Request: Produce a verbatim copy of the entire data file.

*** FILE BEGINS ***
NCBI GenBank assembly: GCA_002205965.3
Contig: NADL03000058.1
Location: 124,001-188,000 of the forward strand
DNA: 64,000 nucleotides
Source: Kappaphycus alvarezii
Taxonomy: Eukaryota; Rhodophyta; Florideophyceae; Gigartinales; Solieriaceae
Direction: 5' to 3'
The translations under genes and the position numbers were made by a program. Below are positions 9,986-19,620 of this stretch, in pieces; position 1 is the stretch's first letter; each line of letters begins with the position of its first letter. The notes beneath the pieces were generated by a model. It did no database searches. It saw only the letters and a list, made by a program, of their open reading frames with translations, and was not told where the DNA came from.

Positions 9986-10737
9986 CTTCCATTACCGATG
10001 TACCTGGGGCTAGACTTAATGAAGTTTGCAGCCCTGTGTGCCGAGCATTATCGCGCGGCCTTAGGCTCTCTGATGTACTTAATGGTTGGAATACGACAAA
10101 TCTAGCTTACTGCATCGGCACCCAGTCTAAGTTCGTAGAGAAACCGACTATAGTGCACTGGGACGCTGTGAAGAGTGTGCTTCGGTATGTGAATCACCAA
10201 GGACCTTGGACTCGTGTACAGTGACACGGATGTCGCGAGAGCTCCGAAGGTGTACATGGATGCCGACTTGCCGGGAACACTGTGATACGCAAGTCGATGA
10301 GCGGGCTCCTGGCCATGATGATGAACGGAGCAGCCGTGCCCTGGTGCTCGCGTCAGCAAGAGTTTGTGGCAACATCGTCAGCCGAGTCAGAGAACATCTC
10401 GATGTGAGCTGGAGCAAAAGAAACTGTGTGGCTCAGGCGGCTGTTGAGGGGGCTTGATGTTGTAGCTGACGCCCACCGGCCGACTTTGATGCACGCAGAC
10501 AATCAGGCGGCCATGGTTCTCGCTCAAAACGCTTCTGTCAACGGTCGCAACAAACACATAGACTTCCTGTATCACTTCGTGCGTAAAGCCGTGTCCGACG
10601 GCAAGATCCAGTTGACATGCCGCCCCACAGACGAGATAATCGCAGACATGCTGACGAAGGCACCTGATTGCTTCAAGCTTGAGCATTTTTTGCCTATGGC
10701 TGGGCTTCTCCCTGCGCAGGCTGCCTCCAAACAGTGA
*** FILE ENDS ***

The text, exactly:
NCBI GenBank assembly: GCA_002205965.3
Contig: NADL03000058.1
Location: 124,001-188,000 of the forward strand
DNA: 64,000 nucleotides
Source: Kappaphycus alvarezii
Taxonomy: Eukaryota; Rhodophyta; Florideophyceae; Gigartinales; Solieriaceae
Direction: 5' to 3'
The translations under genes and the position numbers were made by a program. Below are positions 9,986-19,620 of this stretch, in pieces; position 1 is the stretch's first letter; each line of letters begins with the position of its first letter. The notes beneath the pieces were generated by a model. It did no database searches. It saw only the letters and a list, made by a program, of their open reading frames with translations, and was not told where the DNA came from.

Positions 9986-10737
9986 CTTCCATTACCGATG
10001 TACCTGGGGCTAGACTTAATGAAGTTTGCAGCCCTGTGTGCCGAGCATTATCGCGCGGCCTTAGGCTCTCTGATGTACTTAATGGTTGGAATACGACAAA
10101 TCTAGCTTACTGCATCGGCACCCAGTCTAAGTTCGTAGAGAAACCGACTATAGTGCACTGGGACGCTGTGAAGAGTGTGCTTCGGTATGTGAATCACCAA
10201 GGACCTTGGACTCGTGTACAGTGACACGGATGTCGCGAGAGCTCCGAAGGTGTACATGGATGCCGACTTGCCGGGAACACTGTGATACGCAAGTCGATGA
10301 GCGGGCTCCTGGCCATGATGATGAACGGAGCAGCCGTGCCCTGGTGCTCGCGTCAGCAAGAGTTTGTGGCAACATCGTCAGCCGAGTCAGAGAACATCTC
10401 GATGTGAGCTGGAGCAAAAGAAACTGTGTGGCTCAGGCGGCTGTTGAGGGGGCTTGATGTTGTAGCTGACGCCCACCGGCCGACTTTGATGCACGCAGAC
10501 AATCAGGCGGCCATGGTTCTCGCTCAAAACGCTTCTGTCAACGGTCGCAACAAACACATAGACTTCCTGTATCACTTCGTGCGTAAAGCCGTGTCCGACG
10601 GCAAGATCCAGTTGACATGCCGCCCCACAGACGAGATAATCGCAGACATGCTGACGAAGGCACCTGATTGCTTCAAGCTTGAGCATTTTTTGCCTATGGC
10701 TGGGCTTCTCCCTGCGCAGGCTGCCTCCAAACAGTGA